CruiseMates' Readers Cruise Reviews

Cunard Line QUEEN ELIZABETH 2 by Jim Rubino Transatlantic Crossing December 1999

A gray December sky provided the backdrop for the beginning of what was to be a great experience. A trip across the formidable December North Atlantic on that sole keeper of the flame for all great ships that sailed this path before her. Of course, I am speaking of the one and only Queen Elizabeth 2.

This journey began with another historic mode of transport -- a train ride through the English countryside on the Venice Simplon Orient Express. Steeped in its own history, what better way to compliment a classic sea voyage. The first-class Pullman dining cars are like a page from an Agatha Christie novel. Rich with inlaid wood , plush carpets, and comfortable wingback chairs. Watching the quaint villages and farms roll by made me think of days when this type of travel was the norm, not the exception. A more relaxed time, indeed.

We arrived at Southampton at about 3:30 Sunday afternoon. We disembarked the train and walked directly into the Queen Elizabeth II terminal (I assume named for the Monarch, hence the II). Within minutes we were registered and escorted by a Steward to our stateroom.

Our home for the next six nights, the mighty Queen Elizabeth 2, was docked in front of her smaller sister, the recently rechristened Caronia. Both ships spent the previous month in dry dock being extensively refitted. They looked beautiful in their new paint. Cunard reached back into it's own history, and painted each ship in the original Cunard livery of a Federal Grey ( a kind of flat black) hull, white superstructure, and the classic Cunard red-orange and black funnel. QE2 looks almost new again. Her hull once again smooth.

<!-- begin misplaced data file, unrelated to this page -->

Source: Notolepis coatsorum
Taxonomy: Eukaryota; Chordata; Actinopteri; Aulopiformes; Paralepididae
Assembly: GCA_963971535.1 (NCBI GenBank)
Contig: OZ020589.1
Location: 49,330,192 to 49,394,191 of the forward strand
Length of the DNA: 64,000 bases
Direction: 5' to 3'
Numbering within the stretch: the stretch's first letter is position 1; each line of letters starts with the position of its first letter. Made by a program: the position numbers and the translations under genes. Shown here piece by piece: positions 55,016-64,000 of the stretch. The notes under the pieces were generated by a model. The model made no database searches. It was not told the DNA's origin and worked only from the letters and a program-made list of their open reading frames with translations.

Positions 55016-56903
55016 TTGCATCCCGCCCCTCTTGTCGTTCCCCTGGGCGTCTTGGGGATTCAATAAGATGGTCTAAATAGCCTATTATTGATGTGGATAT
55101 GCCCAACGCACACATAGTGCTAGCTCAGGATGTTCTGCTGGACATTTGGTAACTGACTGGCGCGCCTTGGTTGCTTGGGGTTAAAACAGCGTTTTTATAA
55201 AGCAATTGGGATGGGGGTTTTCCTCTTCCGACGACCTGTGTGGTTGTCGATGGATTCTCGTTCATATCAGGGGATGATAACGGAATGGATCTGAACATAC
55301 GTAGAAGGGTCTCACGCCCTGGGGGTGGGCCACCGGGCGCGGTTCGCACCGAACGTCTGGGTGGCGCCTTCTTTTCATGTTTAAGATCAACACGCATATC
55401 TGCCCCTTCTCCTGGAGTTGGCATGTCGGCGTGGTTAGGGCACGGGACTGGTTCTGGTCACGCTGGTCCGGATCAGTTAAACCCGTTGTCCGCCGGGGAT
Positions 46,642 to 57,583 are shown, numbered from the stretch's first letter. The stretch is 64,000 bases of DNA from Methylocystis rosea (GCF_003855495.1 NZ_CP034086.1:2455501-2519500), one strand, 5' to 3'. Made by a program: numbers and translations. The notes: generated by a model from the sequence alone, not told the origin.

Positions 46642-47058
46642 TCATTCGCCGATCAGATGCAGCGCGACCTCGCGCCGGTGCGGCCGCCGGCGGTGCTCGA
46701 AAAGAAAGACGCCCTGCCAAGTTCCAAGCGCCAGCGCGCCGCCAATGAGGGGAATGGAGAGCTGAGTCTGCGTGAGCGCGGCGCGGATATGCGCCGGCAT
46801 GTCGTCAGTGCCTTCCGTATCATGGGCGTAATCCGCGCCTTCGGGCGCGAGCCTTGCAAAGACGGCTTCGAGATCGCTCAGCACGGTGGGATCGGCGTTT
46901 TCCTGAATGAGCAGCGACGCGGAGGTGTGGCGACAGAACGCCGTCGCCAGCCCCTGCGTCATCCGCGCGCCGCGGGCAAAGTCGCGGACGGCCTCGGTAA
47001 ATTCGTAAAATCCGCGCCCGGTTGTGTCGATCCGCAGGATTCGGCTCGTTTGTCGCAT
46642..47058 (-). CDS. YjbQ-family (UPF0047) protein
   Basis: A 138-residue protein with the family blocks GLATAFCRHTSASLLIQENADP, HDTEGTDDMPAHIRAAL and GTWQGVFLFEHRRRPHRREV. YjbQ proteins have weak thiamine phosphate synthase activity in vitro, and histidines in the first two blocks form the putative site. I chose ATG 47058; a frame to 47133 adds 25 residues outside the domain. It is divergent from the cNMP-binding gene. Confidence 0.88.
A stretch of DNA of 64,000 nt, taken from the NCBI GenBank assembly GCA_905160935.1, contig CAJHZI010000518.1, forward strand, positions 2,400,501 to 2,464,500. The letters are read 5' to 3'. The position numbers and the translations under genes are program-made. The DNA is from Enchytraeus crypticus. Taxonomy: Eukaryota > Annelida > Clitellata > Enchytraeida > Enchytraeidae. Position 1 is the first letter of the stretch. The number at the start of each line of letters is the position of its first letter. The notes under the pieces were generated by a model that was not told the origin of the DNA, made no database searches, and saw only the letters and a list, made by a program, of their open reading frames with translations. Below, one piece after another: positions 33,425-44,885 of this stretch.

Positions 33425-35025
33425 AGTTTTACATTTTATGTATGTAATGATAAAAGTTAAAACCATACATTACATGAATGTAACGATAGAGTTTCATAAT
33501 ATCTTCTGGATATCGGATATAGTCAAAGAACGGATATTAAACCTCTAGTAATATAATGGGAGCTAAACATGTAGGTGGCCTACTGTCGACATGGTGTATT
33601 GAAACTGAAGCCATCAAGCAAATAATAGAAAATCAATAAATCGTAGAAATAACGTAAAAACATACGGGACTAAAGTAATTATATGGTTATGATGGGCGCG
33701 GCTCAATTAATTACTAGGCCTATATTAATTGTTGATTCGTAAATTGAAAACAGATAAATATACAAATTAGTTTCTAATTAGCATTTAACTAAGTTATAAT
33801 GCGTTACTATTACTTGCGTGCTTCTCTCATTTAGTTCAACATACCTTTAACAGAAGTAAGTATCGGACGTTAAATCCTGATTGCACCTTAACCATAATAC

As we made our way to our stateroom, I noticed passageways had new, plush carpeting. It appeared to be Axminster carpeting, in deep and vibrant shades of blue, gold, and burgundy, with intricate geometric patterns and borders of solid color. In addition, Four and Five Decks have new light wood wainscoting on passageway walls.

Our Caronia class accommodation on Three Deck was redecorated with new carpeting, drapes, furniture, and bedding. Shades of medium blue and cream dominate the decor and compliment the honey-colored wood wall covering. The style is traditional, elegant, and subdued. A full bath, trimmed in marble, completed the stateroom. In the usual QE2 fashion, beds were each fitted with down comforters and down pillows.

As I strolled the ship, I noticed several changes in public areas. Our Restaurant, the Caronia, was completely redesigned and redecorated during the latest refit. The room is absolutely stunning. It features a new entrance with curved balustrade and twin staircases that descend into the room. The walls feature mahogany wainscoting and brass light sconces. Ceilings are done with crisscrossing mahogany beams separating recessed white sections that feature crystal light fixtures that spread out in an almost floral design on the ceiling. The carpeting is a plush pattern in shades of rust and brown. Mahogany finished chairs with a sort of velvet fabric in rust complete the room. A vast improvement over the previous decor in this room.

The Mauretania Restaurant has new carpeting and drapes, in brighter shades of teal. Also, the entrance to the restaurant from the Crystal Bar was redone. The doorways are now flanked with faux columns, giving the entrance a more stately appearance.